We’ve all had it happen. We call a customer service number, or we’re dealing with a vendor, and our question is met with a response that sounds like it came out of a can. For most of us, this doesn’t inspire much confidence, and a lot of times, it can even seem as though the individual isn’t giving us a straight answer. Why then, do so many of us use scripted responses in our own business? Continue reading
Another key challenge for salespeople in many instances is finding the right person to pitch. Few things in sales feel worse than taking the time to build rapport, present your pitch, and then find out you’re speaking to someone who has little or no influence in the decision but instead listened to you simply because they wanted to seem important. In my early days as a sales rep for a tech firm, this happened to me a lot. There is, however, a simple solution for this: qualify the prospect right away, or as one salesman I knew years ago liked to say, ‘Don’t qualify him, disqualify him!’
Now, this isn’t to say that you really should try to disqualify your prospect, but rather that you should develop your own way of quickly weeding out the unqualified, pretenders, tire-kickers and people who just won’t pull the trigger because for whatever reason they’re oh-so-happy with the status quo.
One of the ways I do this is by being as direct as I can be without being rude. I might open with something like, ‘I provide dynamic sales training that increases productivity AND will result in qualified referrals even from prospects who don’t business with your company. I’m wondering if you handle the sales training budget for your company, and if so, what would I need to do to earn your business?’
At this point, I just wait for an answer. Very often a direct question will often elicit an honest answer.
Why? Over the last 15 years, one thing I’ve noticed is that important people in a company are nearly always direct and to the point when they speak. By being direct, you establish yourself as someone important with no time to waste. It also creates a chance to see whether you really should invest your time in pitching the prospect.
If you’ve got the right person on the phone, it’s pretty likely that at this point they’re going to tell you exactly what you can do to earn their business. When this happens, don’t trust your memory no matter how good it is. Write it down for use in future conversations. Now, there’s always a chance that they may just tell you there’s nothing you could do to get their business, in which case, they’ve just saved you from wasting your time pitching them. Either way, you’ve got clear direction as to how to proceed. This doesn’t mean you just give up if they do say no, though. You can try to uncover what the underlying objection is and see whether you can catch their interest, anyway, but if at that point they still refuse to hear you out, you’re better off making the next call.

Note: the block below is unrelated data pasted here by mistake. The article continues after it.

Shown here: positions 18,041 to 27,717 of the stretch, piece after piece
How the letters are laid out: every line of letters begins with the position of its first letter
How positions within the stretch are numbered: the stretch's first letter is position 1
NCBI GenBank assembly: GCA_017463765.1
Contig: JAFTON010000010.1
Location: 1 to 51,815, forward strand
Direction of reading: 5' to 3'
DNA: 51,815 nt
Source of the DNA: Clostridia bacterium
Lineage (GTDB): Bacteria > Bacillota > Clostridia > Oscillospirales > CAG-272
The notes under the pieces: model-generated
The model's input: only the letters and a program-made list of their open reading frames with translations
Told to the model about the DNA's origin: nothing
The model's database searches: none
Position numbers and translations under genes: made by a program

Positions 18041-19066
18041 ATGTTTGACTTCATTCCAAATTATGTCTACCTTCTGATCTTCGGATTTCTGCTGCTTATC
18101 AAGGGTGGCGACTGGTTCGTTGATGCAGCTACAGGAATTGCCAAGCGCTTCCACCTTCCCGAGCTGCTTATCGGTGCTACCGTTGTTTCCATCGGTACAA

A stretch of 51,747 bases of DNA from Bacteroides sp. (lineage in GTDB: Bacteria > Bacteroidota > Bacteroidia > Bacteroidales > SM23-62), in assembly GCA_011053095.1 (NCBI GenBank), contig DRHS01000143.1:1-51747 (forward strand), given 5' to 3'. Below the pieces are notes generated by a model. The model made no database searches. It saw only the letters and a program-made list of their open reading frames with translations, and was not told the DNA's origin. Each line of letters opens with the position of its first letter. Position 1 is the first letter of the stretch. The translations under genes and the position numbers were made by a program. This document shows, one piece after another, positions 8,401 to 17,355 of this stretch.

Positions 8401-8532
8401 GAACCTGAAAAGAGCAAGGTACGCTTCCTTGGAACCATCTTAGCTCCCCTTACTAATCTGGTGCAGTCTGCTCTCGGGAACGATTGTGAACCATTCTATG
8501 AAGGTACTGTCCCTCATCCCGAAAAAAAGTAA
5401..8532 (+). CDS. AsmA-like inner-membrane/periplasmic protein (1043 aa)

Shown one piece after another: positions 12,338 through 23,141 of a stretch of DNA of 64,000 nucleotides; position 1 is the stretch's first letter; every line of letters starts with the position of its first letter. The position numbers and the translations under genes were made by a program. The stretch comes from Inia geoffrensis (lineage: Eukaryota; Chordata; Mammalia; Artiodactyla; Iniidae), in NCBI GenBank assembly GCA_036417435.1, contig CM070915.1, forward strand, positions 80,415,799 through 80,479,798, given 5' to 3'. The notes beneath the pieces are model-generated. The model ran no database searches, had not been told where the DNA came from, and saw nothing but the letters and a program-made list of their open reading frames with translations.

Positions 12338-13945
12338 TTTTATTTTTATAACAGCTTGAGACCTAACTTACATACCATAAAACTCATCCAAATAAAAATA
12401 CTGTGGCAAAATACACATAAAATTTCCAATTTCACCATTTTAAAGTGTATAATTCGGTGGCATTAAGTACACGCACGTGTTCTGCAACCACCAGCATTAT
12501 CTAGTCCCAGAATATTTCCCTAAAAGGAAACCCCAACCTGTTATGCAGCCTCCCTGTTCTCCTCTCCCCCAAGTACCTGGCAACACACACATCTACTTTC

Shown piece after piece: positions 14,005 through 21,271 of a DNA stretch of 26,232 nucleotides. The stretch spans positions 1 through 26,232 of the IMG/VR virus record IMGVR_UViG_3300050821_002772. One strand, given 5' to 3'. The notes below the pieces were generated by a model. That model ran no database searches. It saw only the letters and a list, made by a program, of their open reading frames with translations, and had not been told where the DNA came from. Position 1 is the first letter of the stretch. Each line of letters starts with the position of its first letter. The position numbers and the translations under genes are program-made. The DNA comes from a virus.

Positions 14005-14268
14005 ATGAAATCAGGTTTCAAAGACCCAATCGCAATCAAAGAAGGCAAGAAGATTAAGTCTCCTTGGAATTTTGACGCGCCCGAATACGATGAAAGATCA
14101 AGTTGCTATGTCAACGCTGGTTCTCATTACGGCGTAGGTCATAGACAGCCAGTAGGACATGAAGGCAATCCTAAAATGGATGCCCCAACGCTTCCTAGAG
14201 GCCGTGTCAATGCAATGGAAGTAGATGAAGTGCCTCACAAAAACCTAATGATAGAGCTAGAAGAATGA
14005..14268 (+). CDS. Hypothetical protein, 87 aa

Remember: Always be clear and direct.
One of the reasons some of us struggle in sales is that we approach the prospect with the expectation of receiving something from them (the sale) without actually having delivered value first. Now, we can split hairs and say that the sale has to close in order for us to get the chance to deliver, and while that’s true if we’re only thinking in terms of what our product or service can provide for the prospect, the truth is that we have te ability to give value before the sales process even begins. Continue reading
I haven’t asked for a referral in more than a decade, and I’d like to tell you why.
Most sales trainers and managers will tell you to ask for a referral as soon as you’ve gotten the sale. Some will even tell you to make a recording of yourself saying ‘I always ask for referrals,’ and play it on your CD player or MP3 in your car and other similar nonsense. Yes, I called it nonsense. While asking for the referral can work sometimes, in my opinion, it is somewhat presumptuous and can be perceived as a risk by the new client. Continue reading
Sometimes, a prospect can go through your entire sales process and still be undecided. This usually happens for two reasons. The most common reason is that you didn’t communicate the opportunity in a way that would inspire him to take action, which in turn usually means that you may not have listened well enough or asked the right questions to uncover the underlying objections that, for whatever reasons, the prospect is unwilling to disclose. However, it also frequently happens that we’ve failed to properly qualify the prospect. Continue reading